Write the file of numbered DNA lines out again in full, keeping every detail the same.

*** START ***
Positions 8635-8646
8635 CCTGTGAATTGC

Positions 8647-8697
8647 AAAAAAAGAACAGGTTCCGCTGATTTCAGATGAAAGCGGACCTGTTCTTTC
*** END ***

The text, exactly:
Positions 8635-8646
8635 CCTGTGAATTGC

Positions 8647-8697
8647 AAAAAAAGAACAGGTTCCGCTGATTTCAGATGAAAGCGGACCTGTTCTTTC